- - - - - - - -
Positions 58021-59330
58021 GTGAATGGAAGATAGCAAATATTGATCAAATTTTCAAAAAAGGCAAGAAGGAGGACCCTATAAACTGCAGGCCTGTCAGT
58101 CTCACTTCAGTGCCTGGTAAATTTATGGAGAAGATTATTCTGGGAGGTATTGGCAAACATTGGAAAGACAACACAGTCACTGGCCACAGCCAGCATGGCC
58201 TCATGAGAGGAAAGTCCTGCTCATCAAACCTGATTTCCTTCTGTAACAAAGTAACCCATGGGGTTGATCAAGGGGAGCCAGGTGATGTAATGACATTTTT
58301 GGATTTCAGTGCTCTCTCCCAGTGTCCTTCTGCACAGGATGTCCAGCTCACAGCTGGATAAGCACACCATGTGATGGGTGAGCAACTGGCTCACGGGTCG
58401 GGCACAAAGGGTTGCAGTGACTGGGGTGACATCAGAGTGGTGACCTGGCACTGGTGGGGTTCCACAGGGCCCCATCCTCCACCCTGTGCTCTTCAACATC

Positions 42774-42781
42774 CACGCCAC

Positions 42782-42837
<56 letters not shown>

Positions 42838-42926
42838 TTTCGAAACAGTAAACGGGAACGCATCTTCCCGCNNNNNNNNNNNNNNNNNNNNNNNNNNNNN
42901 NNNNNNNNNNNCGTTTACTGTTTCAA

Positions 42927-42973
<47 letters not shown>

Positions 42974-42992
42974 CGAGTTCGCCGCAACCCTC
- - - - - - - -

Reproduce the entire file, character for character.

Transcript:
Positions 58021-59330
58021 GTGAATGGAAGATAGCAAATATTGATCAAATTTTCAAAAAAGGCAAGAAGGAGGACCCTATAAACTGCAGGCCTGTCAGT
58101 CTCACTTCAGTGCCTGGTAAATTTATGGAGAAGATTATTCTGGGAGGTATTGGCAAACATTGGAAAGACAACACAGTCACTGGCCACAGCCAGCATGGCC
58201 TCATGAGAGGAAAGTCCTGCTCATCAAACCTGATTTCCTTCTGTAACAAAGTAACCCATGGGGTTGATCAAGGGGAGCCAGGTGATGTAATGACATTTTT
58301 GGATTTCAGTGCTCTCTCCCAGTGTCCTTCTGCACAGGATGTCCAGCTCACAGCTGGATAAGCACACCATGTGATGGGTGAGCAACTGGCTCACGGGTCG
58401 GGCACAAAGGGTTGCAGTGACTGGGGTGACATCAGAGTGGTGACCTGGCACTGGTGGGGTTCCACAGGGCCCCATCCTCCACCCTGTGCTCTTCAACATC

Positions 42774-42781
42774 CACGCCAC

Positions 42782-42837
<56 letters not shown>

Positions 42838-42926
42838 TTTCGAAACAGTAAACGGGAACGCATCTTCCCGCNNNNNNNNNNNNNNNNNNNNNNNNNNNNN
42901 NNNNNNNNNNNCGTTTACTGTTTCAA

Positions 42927-42973
<47 letters not shown>

Positions 42974-42992
42974 CGAGTTCGCCGCAACCCTC